We all know the range of benefits that biodiverse ecosystems bring, right? As a source of food, materials, medicine, shelter and refuge, in addition to providing valuable natural services like carbon sequestration and filtering toxic substances and a realm of natural aesthetic beauty, we can’t deny that we owe the natural environment more than a few golden handshakes for its contribution to our modern lifestyles. This is despite the increasing disconnect to nature many urbanites experience as their everyday bubbles grow (seemingly) smaller and smaller and the extent of their lifestyle impact grows most definitely wider and more complex.
In supporting these modern lifestyles, the varying impacts of production, processing, transport and disposal on biodiversity loss are indeed significant. The FAO estimates that, in some countries, more than 90% of the International Union for Conservation of Nature (IUCN) Red List species of mammals, birds and amphibians are threatened by the impacts of value chains from livestock and crop production alone.
Source: FAO (2013)
“So then, oh great professors and philosophisers of lifestyle doomsday scenarios, what’s the damn solution?” Is it about promoting greater awareness and responsibility of lifestyle impact? Is it about greater cooperation between business, government and civil society to tighten those orange mocha frappuccino supply chains? And how do we bring the informal sector into the mix of our ideal ‘1 size fits all’ solution, often both unregulated and unmapped. In many Least Developed Countries (LDCs, if you’re a fan of TLAs) this presents a complex dilemma. But, unfortunately, it’s not just the LDCs where economic development and environmental sustainability go head to head – and socio-economic development becomes a key bargaining chip to temporarily overlook degradation, at least in the short term. But the rest of us promise to catch up and play nice later, don’t we?
T’here’s probably a way through all this mess we’ve caused. And indeed, what a mess. In their paper, “A globally coherent fingerprint of climate change impacts across natural systems”, Parmesan and Yohe suggest that up to 41 percent of all wild species have been affected by “RECENT” climate change, based on analysis of 30 biodiversity impact studies covering more than 1700 species (including insects, vertebrates and plants). But even when you subtract the impacts of climate change (for the sceptics’ sake) we are still left with land clearance, over exploitation of natural resources and introduction of invasive species. Yes, by now we’re starting to figure out the a range of ways to mitigate and adapt together and trying to catch up, maybe not fast enough, but trialling new conservation techniques takes time and we have technology on our side to help with the scale-up later, your average joe eight-pack might say, hoping the IUCN’s next Red List isn’t due anytime soon. But, whilst we ponder and dabble, how will any of these expected (or at least hopeful) improvements and reduced impact towards biodiversity levels even be monitored, where it’s working and even where it’s not? And what incentives need to be included to ensure both emerging and ongoing efforts are maintained by governments, business and communities on an equally fair basis?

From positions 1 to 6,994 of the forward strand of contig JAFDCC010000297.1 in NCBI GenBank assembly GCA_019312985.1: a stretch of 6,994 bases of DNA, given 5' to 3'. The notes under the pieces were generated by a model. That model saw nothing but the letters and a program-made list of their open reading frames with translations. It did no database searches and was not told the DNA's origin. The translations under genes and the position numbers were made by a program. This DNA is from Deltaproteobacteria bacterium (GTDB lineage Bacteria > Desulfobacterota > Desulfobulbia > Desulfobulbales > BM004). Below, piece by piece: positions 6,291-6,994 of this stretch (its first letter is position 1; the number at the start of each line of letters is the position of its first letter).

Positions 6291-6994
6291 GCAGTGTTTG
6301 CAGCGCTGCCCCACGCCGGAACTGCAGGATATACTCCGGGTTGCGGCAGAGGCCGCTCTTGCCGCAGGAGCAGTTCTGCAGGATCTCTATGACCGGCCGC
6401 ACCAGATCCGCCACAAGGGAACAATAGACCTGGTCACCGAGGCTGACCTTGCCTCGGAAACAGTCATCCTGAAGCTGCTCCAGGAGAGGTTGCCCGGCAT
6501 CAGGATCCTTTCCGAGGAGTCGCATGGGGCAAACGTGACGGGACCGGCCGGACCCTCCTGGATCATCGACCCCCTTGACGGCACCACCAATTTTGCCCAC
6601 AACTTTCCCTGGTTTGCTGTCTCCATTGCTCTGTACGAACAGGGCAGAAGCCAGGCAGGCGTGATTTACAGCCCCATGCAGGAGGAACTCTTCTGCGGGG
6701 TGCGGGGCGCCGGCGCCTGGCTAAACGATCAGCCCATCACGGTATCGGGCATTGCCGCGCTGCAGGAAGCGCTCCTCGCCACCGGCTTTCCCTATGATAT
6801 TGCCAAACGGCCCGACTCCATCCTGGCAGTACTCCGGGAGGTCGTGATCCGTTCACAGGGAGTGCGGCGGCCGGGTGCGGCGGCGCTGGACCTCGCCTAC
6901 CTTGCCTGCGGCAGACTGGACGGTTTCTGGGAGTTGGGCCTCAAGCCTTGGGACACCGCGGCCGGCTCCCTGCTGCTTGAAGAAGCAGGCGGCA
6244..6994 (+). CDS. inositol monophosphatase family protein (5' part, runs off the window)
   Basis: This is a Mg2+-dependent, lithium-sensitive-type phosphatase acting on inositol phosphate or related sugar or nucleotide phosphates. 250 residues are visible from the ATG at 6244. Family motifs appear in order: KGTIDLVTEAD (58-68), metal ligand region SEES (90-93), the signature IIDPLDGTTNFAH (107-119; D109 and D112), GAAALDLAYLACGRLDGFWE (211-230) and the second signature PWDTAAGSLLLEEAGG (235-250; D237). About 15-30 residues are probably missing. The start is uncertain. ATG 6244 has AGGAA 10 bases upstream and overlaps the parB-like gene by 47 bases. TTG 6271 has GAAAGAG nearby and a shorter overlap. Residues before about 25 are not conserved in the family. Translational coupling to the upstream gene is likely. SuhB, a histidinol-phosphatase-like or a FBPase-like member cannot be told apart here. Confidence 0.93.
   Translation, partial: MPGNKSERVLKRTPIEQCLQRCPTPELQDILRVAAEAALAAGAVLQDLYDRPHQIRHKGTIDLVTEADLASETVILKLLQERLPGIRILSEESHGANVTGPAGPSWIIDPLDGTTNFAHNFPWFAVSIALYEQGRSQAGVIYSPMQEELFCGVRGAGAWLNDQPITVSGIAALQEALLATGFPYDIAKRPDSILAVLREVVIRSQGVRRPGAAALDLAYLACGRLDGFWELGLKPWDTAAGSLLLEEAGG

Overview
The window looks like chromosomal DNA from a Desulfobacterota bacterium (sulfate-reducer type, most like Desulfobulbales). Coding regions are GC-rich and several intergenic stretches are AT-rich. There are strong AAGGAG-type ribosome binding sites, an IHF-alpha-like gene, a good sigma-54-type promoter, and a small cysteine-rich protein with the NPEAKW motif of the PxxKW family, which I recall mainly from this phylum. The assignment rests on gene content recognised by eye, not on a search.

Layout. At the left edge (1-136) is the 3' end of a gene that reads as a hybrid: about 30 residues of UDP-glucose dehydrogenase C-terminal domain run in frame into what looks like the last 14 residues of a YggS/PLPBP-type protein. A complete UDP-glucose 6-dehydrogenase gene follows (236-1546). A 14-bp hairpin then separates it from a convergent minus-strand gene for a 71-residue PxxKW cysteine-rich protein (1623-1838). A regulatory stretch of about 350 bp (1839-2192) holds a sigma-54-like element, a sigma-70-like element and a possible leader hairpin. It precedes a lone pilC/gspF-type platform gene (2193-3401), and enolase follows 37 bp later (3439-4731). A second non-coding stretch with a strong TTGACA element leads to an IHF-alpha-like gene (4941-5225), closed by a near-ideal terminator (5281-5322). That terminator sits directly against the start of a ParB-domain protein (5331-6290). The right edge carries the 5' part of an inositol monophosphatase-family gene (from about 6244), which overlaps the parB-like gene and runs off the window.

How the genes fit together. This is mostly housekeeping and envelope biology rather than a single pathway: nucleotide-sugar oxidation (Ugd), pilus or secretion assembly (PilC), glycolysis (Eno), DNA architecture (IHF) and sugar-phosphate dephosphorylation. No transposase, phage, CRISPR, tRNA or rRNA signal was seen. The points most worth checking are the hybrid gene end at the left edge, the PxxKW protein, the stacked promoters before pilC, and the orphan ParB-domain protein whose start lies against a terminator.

There’s a few great things going on. And I’m pretty sure we could think of a few more if our lives depended on it. And don’t they?
- Conservationdrones.org are not only supporting the collection of eco-data, they’re also helping nab poachers and illegal loggers (check out http://news.mongabay.com/2014/0117-forestinnovation-kimbrough-koh.html)
- ‘Green bonds’ are starting to get people talking (have a squiz – https://sourceable.net/outlook-green-bonds-australia-2015/#)
- Supplychange.org is helping big business take an introspective turn (and why not – http://www.thefifthestate.com.au/business/public-community/new-tool-to-assess-degree-of-forest-risk-in-supply-chains/72706)
All in all, there are clearly still limits to how far we are willing to go with risk. Because in this case, it’s not just the investment that may have to be written off. But by building on existing evidence through the piloting of new approaches, increasing capacity within communities, civil societies, government institutions and business (both method and monitoring) and identifying the right incentives for the different movers and shakers, we’re taking the best steps towards showing Pachamama how much we actually care. It’s just a pity they weren’t the first steps we were taking.
Joseph Manteit, 2015